Ostensibly the film follows the repercussions of a tragic road accident, partly caused by and witnessed by Lisa (Anna Paquin). Confused, petulant, argumentative and naive, Lisa is driven by guilt and self-righteously drives this into seeking legal action against the bus driver (Mark Ruffalo) who was also partially at fault. As the film progresses, the legal processes Lisa undertakes with the deceased woman's best friend Emily (Jeannie Berlin) do dominate, but even they prove more symptomatic of the tangled trappings of modern society's convoluted, emotionless systems than of any sense of resolution or finality in any of the characters' lives.

At one point, the idea of Lisa as the centre of a narrative is explicitly disputed by one character, their mouth practically spitting with disgust at the idea of such a self-centred idea. Margaret's title seems to take issue with this too - Margaret is none of the characters, not even the dead one, but a Gerard Manley Hopkins poem read out by one of Lisa's teachers. There is a sense of latent resentment as the film aligns with Lisa; passages that spend time with her mother Joan (J. Smith-Cameron) vibrate with a peculiar jealousy, stemming from Joan being slowly pushed out of her daughter's worldview, while her father (Lonergan) exists only in phone calls to his daughter, sympathetic but disconnected, trapped in an airless Los Angeles beach house. Students who are forced to witness Lisa's circular political arguments with a Muslim classmate yell to reinstate themselves in Lisa's narrative. Characters who are at one moment integral to Lisa's narrative fall away, her life shifting in a different direction - youthful romantic possibilities shed for starker, more cynical sexual entanglements. Among many things, Margaret is a story of a girl struggling with adulthood, a question of how a confrontation with death might mature her, and twist her self-perception.

Lisa shrinks from the world around her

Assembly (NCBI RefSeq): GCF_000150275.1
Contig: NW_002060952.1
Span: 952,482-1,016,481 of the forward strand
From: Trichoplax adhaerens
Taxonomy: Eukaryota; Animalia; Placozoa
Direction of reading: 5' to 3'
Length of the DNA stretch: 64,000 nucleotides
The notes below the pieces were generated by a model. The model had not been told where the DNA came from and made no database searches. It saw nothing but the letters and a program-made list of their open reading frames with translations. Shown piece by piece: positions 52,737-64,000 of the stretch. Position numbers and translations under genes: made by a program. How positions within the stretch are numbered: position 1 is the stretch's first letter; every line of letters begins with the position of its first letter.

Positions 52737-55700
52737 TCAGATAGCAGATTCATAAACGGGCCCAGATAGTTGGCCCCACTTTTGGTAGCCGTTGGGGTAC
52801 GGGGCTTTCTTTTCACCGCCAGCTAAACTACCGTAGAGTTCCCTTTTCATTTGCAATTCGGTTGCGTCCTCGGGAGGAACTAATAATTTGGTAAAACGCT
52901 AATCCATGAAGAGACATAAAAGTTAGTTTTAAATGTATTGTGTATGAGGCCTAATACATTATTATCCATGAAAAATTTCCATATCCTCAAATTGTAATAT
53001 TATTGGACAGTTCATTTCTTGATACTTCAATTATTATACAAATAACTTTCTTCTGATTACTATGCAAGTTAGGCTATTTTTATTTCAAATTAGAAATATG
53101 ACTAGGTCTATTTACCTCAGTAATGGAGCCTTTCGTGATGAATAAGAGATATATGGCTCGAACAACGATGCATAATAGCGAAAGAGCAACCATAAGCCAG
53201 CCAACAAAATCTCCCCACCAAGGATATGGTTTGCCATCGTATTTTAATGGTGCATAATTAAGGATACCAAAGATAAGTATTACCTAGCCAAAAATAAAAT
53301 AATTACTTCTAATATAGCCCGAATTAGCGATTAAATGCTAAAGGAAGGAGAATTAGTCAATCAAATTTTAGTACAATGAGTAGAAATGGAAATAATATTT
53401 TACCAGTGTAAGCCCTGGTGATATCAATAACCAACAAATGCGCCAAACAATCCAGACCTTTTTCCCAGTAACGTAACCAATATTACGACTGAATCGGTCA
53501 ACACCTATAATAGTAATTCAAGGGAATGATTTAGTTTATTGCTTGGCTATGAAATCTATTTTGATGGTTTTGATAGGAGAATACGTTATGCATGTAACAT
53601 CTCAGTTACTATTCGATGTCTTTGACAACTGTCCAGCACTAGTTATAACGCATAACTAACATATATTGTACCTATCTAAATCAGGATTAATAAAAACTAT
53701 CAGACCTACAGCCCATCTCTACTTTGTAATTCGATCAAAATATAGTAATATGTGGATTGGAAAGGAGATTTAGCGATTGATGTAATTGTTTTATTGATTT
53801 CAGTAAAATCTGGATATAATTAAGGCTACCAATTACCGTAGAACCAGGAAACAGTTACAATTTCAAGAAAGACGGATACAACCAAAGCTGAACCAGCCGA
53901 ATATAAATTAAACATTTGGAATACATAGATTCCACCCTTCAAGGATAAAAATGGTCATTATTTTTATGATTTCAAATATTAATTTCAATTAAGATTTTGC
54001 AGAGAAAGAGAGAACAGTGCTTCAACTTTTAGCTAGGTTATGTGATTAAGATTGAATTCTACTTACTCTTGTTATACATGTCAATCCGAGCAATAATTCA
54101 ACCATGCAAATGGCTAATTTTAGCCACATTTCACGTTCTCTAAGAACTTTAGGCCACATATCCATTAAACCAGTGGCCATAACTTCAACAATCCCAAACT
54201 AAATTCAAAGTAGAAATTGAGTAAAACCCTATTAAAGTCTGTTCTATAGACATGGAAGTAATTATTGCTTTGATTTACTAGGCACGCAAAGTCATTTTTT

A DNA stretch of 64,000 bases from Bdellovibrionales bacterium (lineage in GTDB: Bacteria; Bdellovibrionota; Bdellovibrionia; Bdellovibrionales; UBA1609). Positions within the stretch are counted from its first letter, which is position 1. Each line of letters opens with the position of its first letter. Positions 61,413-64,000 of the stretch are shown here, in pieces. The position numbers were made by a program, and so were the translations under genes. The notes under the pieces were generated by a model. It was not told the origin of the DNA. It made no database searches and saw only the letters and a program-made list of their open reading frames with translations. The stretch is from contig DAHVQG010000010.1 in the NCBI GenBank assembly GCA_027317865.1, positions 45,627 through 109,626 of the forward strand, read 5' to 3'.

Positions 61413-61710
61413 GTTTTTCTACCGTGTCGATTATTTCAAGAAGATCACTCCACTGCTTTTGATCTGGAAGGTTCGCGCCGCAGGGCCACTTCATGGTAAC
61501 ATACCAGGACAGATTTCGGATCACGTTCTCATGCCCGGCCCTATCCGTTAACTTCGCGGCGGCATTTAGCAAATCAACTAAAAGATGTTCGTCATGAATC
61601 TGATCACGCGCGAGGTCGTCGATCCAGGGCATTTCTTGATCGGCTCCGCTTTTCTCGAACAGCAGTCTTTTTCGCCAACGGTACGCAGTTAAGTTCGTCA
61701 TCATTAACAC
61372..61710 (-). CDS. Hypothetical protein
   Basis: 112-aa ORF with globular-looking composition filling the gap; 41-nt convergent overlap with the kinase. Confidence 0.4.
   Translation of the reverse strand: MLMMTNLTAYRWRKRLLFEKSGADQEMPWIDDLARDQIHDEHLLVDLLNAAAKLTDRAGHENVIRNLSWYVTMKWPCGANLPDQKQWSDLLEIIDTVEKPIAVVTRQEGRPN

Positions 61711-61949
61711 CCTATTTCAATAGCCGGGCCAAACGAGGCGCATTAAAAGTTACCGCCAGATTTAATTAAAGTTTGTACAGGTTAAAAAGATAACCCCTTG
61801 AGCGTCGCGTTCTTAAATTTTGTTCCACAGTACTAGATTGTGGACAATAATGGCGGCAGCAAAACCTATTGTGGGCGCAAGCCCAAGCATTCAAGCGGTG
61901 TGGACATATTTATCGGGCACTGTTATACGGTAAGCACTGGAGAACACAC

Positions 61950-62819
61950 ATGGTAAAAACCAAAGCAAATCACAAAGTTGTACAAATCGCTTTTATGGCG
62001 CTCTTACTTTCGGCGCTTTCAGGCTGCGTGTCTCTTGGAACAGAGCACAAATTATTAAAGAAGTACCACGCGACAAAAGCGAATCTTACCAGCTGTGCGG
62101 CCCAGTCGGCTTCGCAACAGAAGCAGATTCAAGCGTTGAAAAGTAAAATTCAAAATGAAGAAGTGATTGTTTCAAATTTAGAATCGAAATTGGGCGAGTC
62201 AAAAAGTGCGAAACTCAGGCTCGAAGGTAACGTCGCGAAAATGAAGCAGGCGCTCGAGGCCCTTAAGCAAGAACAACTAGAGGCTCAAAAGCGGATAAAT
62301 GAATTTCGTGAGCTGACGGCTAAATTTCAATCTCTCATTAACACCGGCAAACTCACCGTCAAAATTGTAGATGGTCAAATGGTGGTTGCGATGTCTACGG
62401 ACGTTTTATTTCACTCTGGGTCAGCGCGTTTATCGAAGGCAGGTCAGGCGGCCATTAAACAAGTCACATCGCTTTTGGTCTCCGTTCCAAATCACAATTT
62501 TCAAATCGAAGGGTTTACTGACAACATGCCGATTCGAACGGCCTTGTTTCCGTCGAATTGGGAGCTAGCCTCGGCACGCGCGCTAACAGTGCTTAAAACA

On more than one occasion Lonergan abandons identification altogether, instead observing crowded sidewalks, or gliding across the cityscape to Nico Muhly's delicately sad score. These moments never feel awkward or pontifical, but an expressively cinematic way of expressing the essence of the film: the world overwhelming the individual, the multitude of tangled stories of isolated human beings. It recalls something mentioned by Glenn Close in The Hollywood Reporter's recent Actress Roundtable - the concept of "mirror neurons" and acting being a "reflection" of a scene partner. "You can elicit an emotion in someone else by how you look into someone else's eyes." But Margaret is about averted eyes, missed glances, defiant avoidance of gaze. Lisa chooses to disconnect herself from Jean, who desperately tries to draw her daughter's gaze but in turn fails to really look at the new man (Jean Reno) in her life.

Lisa's gaze rests on sympathetic teacher Mr. Aaron (Matt Damon)
Its convoluted journey leaving it a strange window into the past, Margaret's foundations are closer to post-9/11 society than the present, something explicitly referenced in the debating scenes at Lisa's school. But these moments never feel as if they're trying to elicit a particular response to anything; they are simply a more verbal example of a friction between two human beings, with Lisa and Angie (Hina Abdullah) tellingly positioned on opposite sides of the room. Margaret at once feels timely and specific yet displaced, a strange window to a recent past where the ideas seem alternately innocent and prescient.

I left Margaret in a similar way to that in which I left Melancholia - my sense of the word around me felt irrevocably different. But where Melancholia's florid, epic ambition left me on some other plane of existence, Margaret thrust me back out into a world full of people, a fresh tactility and almost hyper-awareness of all the individual stories and issues brushing past me. Margaret's lack of grand scope is what makes it so ambitious, as if it's epic qualities have been turned in on themselves, expanding within character rather than in the form of a terrifying planet. It pinpoints, finally, the difficulties of living, and the precious moments we'd all do our best to ensure we actually look at. (A)

Margaret is playing three times at a day at the Odeon Panton St. in central London until next Thursday. If you can get there at all, run.